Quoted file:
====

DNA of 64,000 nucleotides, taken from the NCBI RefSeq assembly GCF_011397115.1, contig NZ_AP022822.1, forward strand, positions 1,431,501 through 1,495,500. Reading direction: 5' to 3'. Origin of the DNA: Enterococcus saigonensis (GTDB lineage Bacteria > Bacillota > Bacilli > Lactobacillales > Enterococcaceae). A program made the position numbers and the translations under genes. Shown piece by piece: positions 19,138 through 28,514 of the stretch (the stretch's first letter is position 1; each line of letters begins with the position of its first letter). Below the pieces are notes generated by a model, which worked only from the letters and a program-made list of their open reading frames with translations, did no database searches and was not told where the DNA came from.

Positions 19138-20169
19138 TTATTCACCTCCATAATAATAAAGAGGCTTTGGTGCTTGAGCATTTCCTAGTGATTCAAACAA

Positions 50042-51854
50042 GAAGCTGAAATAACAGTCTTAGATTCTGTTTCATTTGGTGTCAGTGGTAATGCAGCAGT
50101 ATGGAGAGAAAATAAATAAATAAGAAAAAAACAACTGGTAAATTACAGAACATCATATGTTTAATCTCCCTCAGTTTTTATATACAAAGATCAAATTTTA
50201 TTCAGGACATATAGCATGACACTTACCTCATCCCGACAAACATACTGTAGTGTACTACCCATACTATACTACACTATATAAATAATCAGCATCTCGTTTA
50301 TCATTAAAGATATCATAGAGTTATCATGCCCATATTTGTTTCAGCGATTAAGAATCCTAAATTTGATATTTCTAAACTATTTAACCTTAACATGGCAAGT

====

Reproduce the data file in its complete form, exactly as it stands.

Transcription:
DNA of 64,000 nucleotides, taken from the NCBI RefSeq assembly GCF_011397115.1, contig NZ_AP022822.1, forward strand, positions 1,431,501 through 1,495,500. Reading direction: 5' to 3'. Origin of the DNA: Enterococcus saigonensis (GTDB lineage Bacteria > Bacillota > Bacilli > Lactobacillales > Enterococcaceae). A program made the position numbers and the translations under genes. Shown piece by piece: positions 19,138 through 28,514 of the stretch (the stretch's first letter is position 1; each line of letters begins with the position of its first letter). Below the pieces are notes generated by a model, which worked only from the letters and a program-made list of their open reading frames with translations, did no database searches and was not told where the DNA came from.

Positions 19138-20169
19138 TTATTCACCTCCATAATAATAAAGAGGCTTTGGTGCTTGAGCATTTCCTAGTGATTCAAACAA

Positions 50042-51854
50042 GAAGCTGAAATAACAGTCTTAGATTCTGTTTCATTTGGTGTCAGTGGTAATGCAGCAGT
50101 ATGGAGAGAAAATAAATAAATAAGAAAAAAACAACTGGTAAATTACAGAACATCATATGTTTAATCTCCCTCAGTTTTTATATACAAAGATCAAATTTTA
50201 TTCAGGACATATAGCATGACACTTACCTCATCCCGACAAACATACTGTAGTGTACTACCCATACTATACTACACTATATAAATAATCAGCATCTCGTTTA
50301 TCATTAAAGATATCATAGAGTTATCATGCCCATATTTGTTTCAGCGATTAAGAATCCTAAATTTGATATTTCTAAACTATTTAACCTTAACATGGCAAGT